[CentOS] what percent of time are there unpatched exploits against default config?

Thu Dec 29 14:53:54 UTC 2011
夜神 岩男 <supergiantpotato at yahoo.co.jp>

On 12/29/2011 10:21 PM, Marko Vojinovic wrote:
> On Thursday 29 December 2011 13:07:56 Reindl Harald wrote:
>> Am 29.12.2011 12:56, schrieb Leonard den Ottolander:
>>> Hello Reindl,
>>> On Thu, 2011-12-29 at 12:29 +0100, Reindl Harald wrote:
>>>> Am 29.12.2011 09:17, schrieb Bennett Haselton:
>>>>> Even though the ssh key is more
>>>>> random, they're both sufficiently random that it would take at least
>>>>> hundreds of years to get in by trial and error.
>>>> if you really think your 12-chars password is as secure
>>>> as a ssh-key protcected with this password you should
>>>> consider to take some education in security
>>> Bennett clearly states that he understands the ssh key is more random,
>>> but wonders why a 12 char password (of roughly 6 bits entropy per byte
>>> assuming upper&  lower case characters and numbers) wouldn't be
>>> sufficient.
>> so explain me why discuss to use or not to use the best
>> currently availbale method in context of security?
> Using the ssh key can be problematic because it is too long and too random to
> be memorized --- you have to carry it on a usb stick (or whereever). This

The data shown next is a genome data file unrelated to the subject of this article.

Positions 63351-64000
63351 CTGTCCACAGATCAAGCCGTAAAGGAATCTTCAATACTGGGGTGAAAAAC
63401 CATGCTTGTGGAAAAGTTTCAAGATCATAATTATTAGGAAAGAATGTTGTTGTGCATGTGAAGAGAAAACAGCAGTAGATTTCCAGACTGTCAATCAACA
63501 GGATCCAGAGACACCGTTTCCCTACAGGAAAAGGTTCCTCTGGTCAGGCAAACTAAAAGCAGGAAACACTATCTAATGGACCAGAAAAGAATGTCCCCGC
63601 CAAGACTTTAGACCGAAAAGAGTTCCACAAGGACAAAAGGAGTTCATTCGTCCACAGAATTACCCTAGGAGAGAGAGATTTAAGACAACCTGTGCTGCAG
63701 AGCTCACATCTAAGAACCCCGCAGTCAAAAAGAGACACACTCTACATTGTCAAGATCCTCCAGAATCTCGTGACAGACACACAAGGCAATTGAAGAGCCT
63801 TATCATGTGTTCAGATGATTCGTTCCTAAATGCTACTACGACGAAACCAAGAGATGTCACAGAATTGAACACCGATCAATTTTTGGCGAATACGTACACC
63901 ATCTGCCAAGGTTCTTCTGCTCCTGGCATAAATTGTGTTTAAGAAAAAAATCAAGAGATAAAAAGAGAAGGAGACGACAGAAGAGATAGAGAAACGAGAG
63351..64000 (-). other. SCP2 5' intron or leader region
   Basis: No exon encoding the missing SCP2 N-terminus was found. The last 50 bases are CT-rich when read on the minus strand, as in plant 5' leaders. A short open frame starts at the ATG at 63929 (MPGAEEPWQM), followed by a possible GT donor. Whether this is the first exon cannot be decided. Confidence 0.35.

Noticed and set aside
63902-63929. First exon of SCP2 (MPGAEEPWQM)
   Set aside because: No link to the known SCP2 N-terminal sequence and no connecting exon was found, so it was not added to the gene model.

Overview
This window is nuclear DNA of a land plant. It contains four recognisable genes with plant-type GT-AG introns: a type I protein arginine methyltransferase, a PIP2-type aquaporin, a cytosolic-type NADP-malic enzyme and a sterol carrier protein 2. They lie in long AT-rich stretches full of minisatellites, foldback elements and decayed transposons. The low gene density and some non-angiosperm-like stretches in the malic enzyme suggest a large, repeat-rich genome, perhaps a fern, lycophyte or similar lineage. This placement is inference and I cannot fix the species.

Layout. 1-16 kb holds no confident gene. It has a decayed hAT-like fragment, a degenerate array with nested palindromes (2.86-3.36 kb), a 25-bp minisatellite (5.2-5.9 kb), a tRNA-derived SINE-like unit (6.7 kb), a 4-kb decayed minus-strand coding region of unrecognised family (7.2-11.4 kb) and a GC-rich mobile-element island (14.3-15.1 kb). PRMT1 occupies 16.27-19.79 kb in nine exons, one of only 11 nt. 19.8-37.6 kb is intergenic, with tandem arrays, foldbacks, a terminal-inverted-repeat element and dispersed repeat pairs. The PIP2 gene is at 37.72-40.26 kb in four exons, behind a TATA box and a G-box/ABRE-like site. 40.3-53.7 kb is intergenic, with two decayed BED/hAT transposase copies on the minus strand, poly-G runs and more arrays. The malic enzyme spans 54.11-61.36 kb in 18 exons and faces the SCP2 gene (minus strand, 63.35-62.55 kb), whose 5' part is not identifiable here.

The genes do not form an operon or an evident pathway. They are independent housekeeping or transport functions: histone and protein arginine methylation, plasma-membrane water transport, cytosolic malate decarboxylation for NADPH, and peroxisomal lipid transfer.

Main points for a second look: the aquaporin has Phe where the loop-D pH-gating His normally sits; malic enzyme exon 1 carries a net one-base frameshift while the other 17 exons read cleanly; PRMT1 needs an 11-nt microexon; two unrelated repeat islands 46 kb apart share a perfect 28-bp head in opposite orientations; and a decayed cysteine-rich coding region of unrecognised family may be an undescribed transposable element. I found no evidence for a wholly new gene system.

> provides an additional point of failure should your stick get lost or stolen.
> Human brain is still by far the most secure information-storage device. :-)
> It is very inconvenient for people who need to login to their servers from
> random remote locations (ie. people who travel a lot or work in hardware-
> controlled environment).
> Besides, it is essentially a question of overkill. If password is not good
> enough, you could argue that the key is also not good enough --- two keys (or
> a larger one) would be more secure. Where do you draw the line?
> Best, :-)
> Marko

Hi Marko!
What about IC cards? I use that a lot, and its reduced my need for a 
password to something tiny (6 numbers) and requires a physical key (my 
card). I have the root certificates, private keys, etc. stored offline 
just in case my card goes nuts, which has happened before, but I've 
never had a problem with this.

When traveling I log in to my home server and work servers with my 
laptop. Its really a *lot* easier than using a bunch of pasword schemes. 
I was initially worried that I'd run into a situation where I'd either 
lose my card traveling, or it would get crushed, or whatever -- but that 
hasn't happened in 5 years. What has happened in 5 years of doing this 
is intermittent network outages, work server crashing, web applications 
failing, database corruption, etc.

So from experience (mine and coworkers, at least), it is a lot more 
likely that problems will arise from totally different vectors than 
having ssh keys and ic cards making life complicated -- because from 
this user's perspective its made things a LOT simpler.

But it requires a bit of study. Which most people don't do. More to the 
point most people don't even read popups on the screens, even the big 
red scary ones, so...